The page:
Luke 4: First Words

Can you identify what book begins with the following classic first lines?  Answers are at the end of the post, if you wish to quiz yourself.

  1. ”It is a truth universally acknowledged that a single man in possession of a good fortune must be in want of a wife.”
  2. ”Call me Ishmael.”
  3. ”It was the best of times, it was the worst of times.”
  4. ”All happy families are alike; each unhappy family is unhappy in its own way.”
  5. ”You don’t know about me without you have read a book by the name of The Adventures of Tom Sawyer, but that ain’t no matter.”
  6. ”It was a pleasure to burn.”
  7. ”You better not never tell nobody but God.”
  8. ”In our family, there was no clear line between religion and fly-fishing.”
  9. ”Mr. and Mrs. Dursley, of number four Privet Drive, were proud to say that they were perfectly normal, thank you very much.”
  10. “All children, except one, grow up.”

Sometimes the first lines of a book or the first words of a character let you know all you need to know about that book or character right from the start.  Remember this first line from Darth Vader in Star Wars?

“Commander, tear this ship apart until you find those plans.”  

Today, Luke gives us Jesus’ first public words in his adult ministry, a quote from the beginning of Isaiah 61:

The spirit of the Lord is upon me, because he has anointed me, to tell the poor the good news.  He has sent me to announce release to the prisoners, and sight to the blind, to set the wounded victims free, to announce the year of God’s special favor. (Luke 4:18-19)

More about that later.

Sin is big and pervasive.  We are kidding ourselves if we think sin only affects our relationship with God, as if it is some cosmic, spiritual black dot on our heavenly record, which if not dealt with will adversely affect our afterlife in some way.  Sin affects every square inch of our lives.  Sin has a spiritual effect, to be sure.  But it also has social, physical, and psychological effects on life here and now as well.

Think about Adam and Eve and effects of the first, prototypical sin:

  • They are declared guilty and are cursed by God for their actions (spiritual)
  • They are separated from God’s presence, alienation begins between the two of them, and Adam is placed in a position of dominance over Eve (social)
  • They suffer a loss of innocence and feel shame and fear for the first time, all the while trying to shift blame off out themselves (psychological/emotional)
  • The physical hide then must cover themselves, they will experience pain in childbirth and in their work, the ground will be less fertile, and they begin to decay and die bodily (physical)

Sin is an all-encompassing problem that affects all corners of our life.

Now, back to Luke 4.  Jesus arrives on the scene.  Interestingly, Paul will call Jesus the “last Adam” (1 Corinthians 15:45; c.f., Romans 5:12).  We have the start of something new as Jesus steps back into the synagogue in Nazareth, his childhood home.  Luke makes it clear this is a fulfillment of prophecy: “Today, this scripture is fulfilled in your own hearing” (4:21).  Like a good opening line, we are introduced to the redemptive ministry that will be Jesus’ sole concern for the next three years.  This is Jesus’ raison d’être: I came to reverse and release, heal and forgive, to make new.  True to Luke’s concern for the marginalized, the people mentioned here are the harassed, harried, and undesirables.  For the rest of the book we will watch Jesus accomplish this mission in his short life.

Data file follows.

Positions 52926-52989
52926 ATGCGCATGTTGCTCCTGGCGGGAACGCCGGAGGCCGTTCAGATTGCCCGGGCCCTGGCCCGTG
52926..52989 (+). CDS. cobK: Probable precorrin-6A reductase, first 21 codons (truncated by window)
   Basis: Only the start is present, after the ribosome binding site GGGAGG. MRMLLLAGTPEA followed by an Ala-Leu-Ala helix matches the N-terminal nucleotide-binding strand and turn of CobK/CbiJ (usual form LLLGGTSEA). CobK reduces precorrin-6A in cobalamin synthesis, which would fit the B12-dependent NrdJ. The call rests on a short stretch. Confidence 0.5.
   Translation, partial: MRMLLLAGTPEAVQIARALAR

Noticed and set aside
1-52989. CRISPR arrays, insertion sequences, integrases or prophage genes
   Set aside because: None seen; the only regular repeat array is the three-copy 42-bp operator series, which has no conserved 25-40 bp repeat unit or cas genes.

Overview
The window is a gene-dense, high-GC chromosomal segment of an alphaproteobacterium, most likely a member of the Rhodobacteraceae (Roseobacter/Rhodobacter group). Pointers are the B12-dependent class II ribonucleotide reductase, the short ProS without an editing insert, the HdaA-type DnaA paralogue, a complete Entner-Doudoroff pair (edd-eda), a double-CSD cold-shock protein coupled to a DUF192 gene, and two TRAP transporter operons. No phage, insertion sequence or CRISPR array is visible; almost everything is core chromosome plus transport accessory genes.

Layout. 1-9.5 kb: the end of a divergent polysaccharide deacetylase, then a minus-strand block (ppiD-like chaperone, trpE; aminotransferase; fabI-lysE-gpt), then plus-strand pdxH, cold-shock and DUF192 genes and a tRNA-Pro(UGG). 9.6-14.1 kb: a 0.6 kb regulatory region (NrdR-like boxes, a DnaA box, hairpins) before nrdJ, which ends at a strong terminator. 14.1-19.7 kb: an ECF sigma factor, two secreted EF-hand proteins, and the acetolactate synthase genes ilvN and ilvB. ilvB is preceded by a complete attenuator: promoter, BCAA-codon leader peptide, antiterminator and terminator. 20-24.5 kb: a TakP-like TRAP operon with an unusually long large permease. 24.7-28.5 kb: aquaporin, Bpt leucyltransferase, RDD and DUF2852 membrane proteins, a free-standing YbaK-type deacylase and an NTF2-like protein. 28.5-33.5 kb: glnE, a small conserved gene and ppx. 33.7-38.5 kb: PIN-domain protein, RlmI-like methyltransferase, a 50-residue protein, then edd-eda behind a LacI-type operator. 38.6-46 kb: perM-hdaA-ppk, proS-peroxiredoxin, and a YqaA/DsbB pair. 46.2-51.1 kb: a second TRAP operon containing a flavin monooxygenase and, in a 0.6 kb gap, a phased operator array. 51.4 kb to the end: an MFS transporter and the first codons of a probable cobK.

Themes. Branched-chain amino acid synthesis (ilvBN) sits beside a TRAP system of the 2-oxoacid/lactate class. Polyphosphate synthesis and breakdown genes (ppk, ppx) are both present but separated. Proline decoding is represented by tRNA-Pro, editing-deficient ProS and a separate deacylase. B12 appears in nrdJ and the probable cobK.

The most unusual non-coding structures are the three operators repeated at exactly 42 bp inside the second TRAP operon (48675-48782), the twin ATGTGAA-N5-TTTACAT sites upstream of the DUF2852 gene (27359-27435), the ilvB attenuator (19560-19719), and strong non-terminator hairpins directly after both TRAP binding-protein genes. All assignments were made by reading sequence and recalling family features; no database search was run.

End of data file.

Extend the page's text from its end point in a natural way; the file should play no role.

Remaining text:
The interesting thing, though, is how Jesus’ declares his redemptive mission will be equally as pervasive as the sin he has come to address.  If sin affects all corners of our lives, Christ’s salvation will cover just as much ground.  Jesus has come to reverse the curse every human has been under since we moved east of Eden.  Notice how all four areas of life in the diagram above are also found here in this statement from Luke 4:

  • Announce the year of God’s special favor (spiritual)
  • Release to the prisoners (social)
  • Set the wounded victims free from “oppression” as the NIV says (psychological/emotional)
  • Recovery of sight for the blind (physical)

Salvation is not only a matter of forgiveness of sin.  Jesus has come to save every inch of us, our relationships, and our world.  Salvation is an all-encompassing solution that affects all corners of our life. 

Now that is something to get excited about!

(Answers: Pride and Prejudice; Moby Dick, Tale of Two Cities; Anna Karenina; Huckleberry Finn; Farenheit 451; The Color Purple; A River Runs Through It; Harry Potter and the Sorcerer’s Stone; Peter Pan)

How did you do on that little quiz?

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3 thoughts on “Luke 4: First Words

  1. Melanie

    I missed Anna Karenina–never read it.

    I always puzzle over the way the crowds love Jesus one minute and want to throw him over a cliff the next. Maybe different crowds have differing reactions to him–I know scripture can’t tell us about every minute of Jesus’ life, so we’re no doubt missing some of the transition details. I know, of course, that those crowds are not unlike us in their fickleness. It’s just easier to detect in others than in ourselves.

  2. “It takes more than bread (food) to really live.” I needed that.

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